Tomorrow the quest for Olympic Gold begins as the best athletes in the world gather in London to battle it out for their chance of athletic glory. If all goes well, the organization and technology that runs the event will be seamlessly invisible, allowing fans both at the event and at home to follow every step, every run and every jump.
But for those who like to know about the behind-the-scenes technology, NBC has posted a 10-part series that delves into the mechanics of London 2012. The National Science Foundation has collaborated with NBC for this incredible series ‘Science of the Summer Olympics’ which delves into a variety of different parts of the Olympics, from the biomechanics of the athletes, to the dedicated effort that goes into making the split-second timers.
The NSF’s assistant director for engineering Thomas Peterson said: ‘The work of engineers not only affects Olympic sports, it also helps us perform ordinary activities in better ways. ‘This series will illustrate how engineers can impact both sports and society, and we hope it will inspire young people to pursue engineering. Some of the questions explored in the series include:
- How does swimmer Missy Franklin use the principles of fluid dynamics to move more quickly through water?
- What are the unique biomechanics that have helped make sprinter Usain Bolt the world’s fastest human?
- What does weightlifter Sarah Robles have in common with a high-tech robot?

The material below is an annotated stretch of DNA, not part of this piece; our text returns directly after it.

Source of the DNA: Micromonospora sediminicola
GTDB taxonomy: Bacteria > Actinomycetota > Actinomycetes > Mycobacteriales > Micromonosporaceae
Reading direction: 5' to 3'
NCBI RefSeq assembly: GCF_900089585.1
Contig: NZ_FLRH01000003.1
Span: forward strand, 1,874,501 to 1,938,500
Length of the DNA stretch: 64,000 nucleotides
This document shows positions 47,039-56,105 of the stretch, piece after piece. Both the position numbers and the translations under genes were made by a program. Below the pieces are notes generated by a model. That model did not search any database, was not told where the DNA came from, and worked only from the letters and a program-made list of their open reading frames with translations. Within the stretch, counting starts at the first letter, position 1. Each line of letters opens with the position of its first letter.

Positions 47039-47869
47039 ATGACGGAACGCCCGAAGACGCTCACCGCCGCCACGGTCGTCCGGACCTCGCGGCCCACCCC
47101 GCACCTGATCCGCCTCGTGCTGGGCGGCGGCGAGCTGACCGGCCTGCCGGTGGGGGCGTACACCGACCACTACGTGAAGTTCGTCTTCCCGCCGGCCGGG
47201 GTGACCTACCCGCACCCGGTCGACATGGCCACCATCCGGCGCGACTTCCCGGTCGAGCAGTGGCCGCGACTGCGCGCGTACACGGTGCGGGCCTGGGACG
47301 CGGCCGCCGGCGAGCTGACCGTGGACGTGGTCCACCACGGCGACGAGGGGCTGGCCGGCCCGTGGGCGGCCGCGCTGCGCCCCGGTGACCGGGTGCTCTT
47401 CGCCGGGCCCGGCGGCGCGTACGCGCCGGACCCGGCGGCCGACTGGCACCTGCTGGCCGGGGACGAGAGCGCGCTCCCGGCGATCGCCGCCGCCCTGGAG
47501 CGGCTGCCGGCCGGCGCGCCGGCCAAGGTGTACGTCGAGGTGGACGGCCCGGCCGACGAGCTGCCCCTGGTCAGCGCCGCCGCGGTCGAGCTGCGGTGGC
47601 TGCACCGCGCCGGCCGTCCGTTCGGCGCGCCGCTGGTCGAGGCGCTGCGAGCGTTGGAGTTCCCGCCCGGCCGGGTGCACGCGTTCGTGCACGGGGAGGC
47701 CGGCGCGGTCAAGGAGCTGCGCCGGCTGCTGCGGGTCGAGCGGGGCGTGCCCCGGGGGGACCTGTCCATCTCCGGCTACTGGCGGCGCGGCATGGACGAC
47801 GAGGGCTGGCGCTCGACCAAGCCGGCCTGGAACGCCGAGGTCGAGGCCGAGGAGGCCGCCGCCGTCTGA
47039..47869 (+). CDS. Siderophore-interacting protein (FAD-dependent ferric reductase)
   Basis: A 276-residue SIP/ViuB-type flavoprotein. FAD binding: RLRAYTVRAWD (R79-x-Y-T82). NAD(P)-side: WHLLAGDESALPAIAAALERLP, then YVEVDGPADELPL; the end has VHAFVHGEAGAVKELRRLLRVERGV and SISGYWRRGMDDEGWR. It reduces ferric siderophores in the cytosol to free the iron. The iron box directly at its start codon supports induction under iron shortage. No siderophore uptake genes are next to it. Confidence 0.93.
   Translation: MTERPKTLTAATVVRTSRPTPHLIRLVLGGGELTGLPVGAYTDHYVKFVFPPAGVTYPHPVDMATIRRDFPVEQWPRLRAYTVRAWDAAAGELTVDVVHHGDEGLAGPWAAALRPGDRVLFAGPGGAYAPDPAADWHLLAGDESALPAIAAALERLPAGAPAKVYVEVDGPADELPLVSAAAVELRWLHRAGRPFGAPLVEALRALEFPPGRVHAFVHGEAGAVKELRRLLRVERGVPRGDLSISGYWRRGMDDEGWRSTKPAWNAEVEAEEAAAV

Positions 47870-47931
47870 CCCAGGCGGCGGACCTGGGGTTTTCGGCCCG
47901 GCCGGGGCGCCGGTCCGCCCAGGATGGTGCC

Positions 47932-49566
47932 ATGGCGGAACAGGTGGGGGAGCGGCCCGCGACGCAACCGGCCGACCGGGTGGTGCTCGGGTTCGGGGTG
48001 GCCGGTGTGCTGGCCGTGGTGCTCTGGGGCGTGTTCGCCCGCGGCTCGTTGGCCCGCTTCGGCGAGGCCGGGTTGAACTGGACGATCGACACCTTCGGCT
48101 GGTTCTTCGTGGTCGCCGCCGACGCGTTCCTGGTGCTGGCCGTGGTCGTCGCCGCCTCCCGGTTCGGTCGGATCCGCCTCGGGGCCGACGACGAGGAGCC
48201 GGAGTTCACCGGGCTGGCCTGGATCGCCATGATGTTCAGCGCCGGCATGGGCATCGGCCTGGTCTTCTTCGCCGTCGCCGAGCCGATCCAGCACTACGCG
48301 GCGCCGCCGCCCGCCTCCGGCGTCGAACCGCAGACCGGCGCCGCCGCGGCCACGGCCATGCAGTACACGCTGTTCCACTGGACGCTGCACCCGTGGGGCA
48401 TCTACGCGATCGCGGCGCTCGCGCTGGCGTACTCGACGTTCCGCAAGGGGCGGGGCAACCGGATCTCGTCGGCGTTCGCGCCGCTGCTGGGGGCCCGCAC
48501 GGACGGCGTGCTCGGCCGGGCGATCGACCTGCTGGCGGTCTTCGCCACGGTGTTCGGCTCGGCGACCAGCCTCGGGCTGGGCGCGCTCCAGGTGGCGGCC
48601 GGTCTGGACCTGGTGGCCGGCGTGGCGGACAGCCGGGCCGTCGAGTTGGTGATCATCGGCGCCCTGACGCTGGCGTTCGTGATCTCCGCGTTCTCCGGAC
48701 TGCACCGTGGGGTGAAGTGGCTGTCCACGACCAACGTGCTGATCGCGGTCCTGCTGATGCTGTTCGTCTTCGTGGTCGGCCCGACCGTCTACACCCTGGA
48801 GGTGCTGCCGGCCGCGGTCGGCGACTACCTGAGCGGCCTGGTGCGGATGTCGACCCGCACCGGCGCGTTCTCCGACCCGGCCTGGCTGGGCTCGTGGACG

- How do engineers build faster pools, stronger safety helmets, and specialized wheelchairs for disabled athletes?
Each video segment will be available to NBC affiliate stations, and for free on the Web accompanied by an engineering-focused lesson plan for middle- and high-school teachers developed by the National Science Teachers Association.
‘The Olympic Games are a time when the world gathers to watch the best athletes compete for gold, and with this new video series, people can see and learn exactly what it takes to reach the top,’ said Soraya Gage, executive producer of NBC Learn. ‘We’re thrilled to continue this successful partnership with NSF and NBC Sports, to provide students and teachers with engaging content that makes learning about engineering both relevant and fun.’
The first episode is available below, and the rest of the five-minute films are available here.
Learn More About The Science of the Olympics at NSF.gov